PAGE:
CDC provides links to information on post-disaster dialysis care, including bringing water systems back on line after a disaster, using "tanker water" for dialysis, and how to handle "boil water advisories."
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This emergency operations plan manual includes templates that can be tailored to the needs of dialysis and end stage renal disease facilities.
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Dent, L. (2015). Progress in Emergency Preparedness for Dialysis Care 10 Years After Hurricane Katrina. American Journal of Kidney Diseases. 66(5): 742-744.
The authors review the improvements in preparedness for dialysis care between 2005 and 2015, and recommend additional efforts to enhance preparedness. Recommendations include increased patient education around emergency diet needs; encouraging patients to carry dialysis plan information and medication lists at all times; and state-level legislation requiring dialysis facilities to have back-up generators.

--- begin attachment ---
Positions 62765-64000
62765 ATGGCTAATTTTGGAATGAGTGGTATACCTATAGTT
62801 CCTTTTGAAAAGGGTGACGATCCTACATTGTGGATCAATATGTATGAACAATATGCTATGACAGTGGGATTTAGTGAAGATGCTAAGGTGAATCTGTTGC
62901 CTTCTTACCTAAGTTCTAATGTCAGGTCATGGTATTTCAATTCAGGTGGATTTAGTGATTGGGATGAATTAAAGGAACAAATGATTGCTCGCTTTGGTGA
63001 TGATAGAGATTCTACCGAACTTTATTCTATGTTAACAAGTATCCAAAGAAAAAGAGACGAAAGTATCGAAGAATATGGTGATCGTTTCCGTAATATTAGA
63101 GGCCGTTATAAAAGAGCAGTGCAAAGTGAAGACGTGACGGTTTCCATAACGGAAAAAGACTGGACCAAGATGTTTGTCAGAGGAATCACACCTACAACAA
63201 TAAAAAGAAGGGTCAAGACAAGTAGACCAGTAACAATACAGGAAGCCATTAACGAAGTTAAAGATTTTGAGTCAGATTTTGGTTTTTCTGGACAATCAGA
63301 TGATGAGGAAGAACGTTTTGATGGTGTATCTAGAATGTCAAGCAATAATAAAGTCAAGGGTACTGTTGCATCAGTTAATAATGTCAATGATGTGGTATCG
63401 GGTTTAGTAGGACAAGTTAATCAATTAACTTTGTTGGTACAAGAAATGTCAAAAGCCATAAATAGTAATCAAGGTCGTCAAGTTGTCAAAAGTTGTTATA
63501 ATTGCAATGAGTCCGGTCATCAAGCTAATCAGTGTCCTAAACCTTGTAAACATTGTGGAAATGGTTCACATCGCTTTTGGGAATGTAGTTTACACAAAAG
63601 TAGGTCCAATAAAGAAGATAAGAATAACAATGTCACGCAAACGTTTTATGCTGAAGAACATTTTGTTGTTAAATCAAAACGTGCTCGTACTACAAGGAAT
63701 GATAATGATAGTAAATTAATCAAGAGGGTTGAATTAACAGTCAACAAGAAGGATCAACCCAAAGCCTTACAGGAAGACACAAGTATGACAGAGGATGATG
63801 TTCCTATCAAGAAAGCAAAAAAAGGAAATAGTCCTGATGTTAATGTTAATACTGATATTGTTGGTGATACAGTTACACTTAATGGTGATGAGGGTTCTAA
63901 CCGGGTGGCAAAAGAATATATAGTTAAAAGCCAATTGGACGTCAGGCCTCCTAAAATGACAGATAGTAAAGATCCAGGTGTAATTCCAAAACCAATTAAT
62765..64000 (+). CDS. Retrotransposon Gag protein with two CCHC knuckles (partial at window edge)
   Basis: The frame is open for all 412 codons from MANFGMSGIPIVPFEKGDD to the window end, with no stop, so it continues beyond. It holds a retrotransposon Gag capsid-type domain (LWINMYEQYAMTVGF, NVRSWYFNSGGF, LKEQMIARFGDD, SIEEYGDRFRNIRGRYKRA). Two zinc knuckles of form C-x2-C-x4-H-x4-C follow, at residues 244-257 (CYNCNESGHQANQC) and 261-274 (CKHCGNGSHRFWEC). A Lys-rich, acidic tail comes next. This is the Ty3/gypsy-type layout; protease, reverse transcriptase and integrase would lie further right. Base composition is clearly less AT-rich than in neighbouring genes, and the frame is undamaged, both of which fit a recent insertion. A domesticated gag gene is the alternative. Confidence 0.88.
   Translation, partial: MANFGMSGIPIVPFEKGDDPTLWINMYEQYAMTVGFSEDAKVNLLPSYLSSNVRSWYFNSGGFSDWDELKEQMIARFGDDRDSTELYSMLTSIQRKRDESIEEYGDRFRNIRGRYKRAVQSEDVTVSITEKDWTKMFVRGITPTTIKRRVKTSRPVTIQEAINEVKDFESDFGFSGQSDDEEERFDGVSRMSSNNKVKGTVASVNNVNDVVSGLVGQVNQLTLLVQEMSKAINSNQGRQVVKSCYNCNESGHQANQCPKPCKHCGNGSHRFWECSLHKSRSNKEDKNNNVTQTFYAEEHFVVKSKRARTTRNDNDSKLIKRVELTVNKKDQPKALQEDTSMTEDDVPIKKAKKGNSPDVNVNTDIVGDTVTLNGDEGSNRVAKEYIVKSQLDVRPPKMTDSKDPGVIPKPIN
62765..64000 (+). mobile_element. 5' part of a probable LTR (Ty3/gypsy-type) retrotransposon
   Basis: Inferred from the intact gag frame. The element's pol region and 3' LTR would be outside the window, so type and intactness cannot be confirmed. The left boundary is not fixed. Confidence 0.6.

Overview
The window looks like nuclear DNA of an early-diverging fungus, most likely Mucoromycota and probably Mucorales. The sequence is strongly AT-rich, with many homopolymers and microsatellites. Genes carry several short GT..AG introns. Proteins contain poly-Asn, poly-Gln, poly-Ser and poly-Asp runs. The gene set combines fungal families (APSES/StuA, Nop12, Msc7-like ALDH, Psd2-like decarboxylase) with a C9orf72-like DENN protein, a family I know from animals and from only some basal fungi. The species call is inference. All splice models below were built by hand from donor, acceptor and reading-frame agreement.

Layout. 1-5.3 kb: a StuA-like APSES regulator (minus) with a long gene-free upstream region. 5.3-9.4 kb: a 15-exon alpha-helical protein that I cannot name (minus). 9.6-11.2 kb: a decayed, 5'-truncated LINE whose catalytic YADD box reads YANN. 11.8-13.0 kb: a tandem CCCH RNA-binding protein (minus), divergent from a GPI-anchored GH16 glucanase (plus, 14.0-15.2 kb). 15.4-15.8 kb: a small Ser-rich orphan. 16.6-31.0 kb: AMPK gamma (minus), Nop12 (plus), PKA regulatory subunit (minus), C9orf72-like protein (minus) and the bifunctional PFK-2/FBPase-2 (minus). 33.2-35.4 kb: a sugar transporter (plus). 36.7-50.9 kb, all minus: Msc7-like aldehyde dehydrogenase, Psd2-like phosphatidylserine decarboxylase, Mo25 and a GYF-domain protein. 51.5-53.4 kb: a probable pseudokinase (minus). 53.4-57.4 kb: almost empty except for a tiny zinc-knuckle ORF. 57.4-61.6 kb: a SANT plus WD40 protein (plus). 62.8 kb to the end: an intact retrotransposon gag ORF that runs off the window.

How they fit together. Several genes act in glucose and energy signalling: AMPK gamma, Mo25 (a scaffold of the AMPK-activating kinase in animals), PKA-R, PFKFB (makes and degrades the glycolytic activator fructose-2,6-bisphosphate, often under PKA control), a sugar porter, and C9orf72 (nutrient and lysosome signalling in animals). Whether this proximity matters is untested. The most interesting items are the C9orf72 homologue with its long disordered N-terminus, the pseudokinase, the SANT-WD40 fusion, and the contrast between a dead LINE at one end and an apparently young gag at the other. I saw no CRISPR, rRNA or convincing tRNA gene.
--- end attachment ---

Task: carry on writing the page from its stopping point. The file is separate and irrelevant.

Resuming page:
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Fournier, C. (2011). Re-Establishing Clean Water in a Disaster. (Abstract only.) Nephrology News and Issues. 25(10): 28-9, 34.
The author identifies and discusses the five steps a dialysis clinic should take to ensure their water systems are safe and functional after a disaster.
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Kelman, J., Finne, K., Bogdanov, A., et al. (2015). Dialysis Care and Death Following Hurricane Sandy. American Journal of Kidney Disease. 65(1): 109-15.
The authors of this study address the variation in dialysis care patterns and mortality for patients with end stage renal disease in New York City and the State of New Jersey after Hurricane Sandy. They discuss their findings and conclude that members of the study group (those living in areas affected by Sandy) had higher rates of post-storm visits to the emergency department, hospitalizations, and 30-day mortality than members of the comparison groups.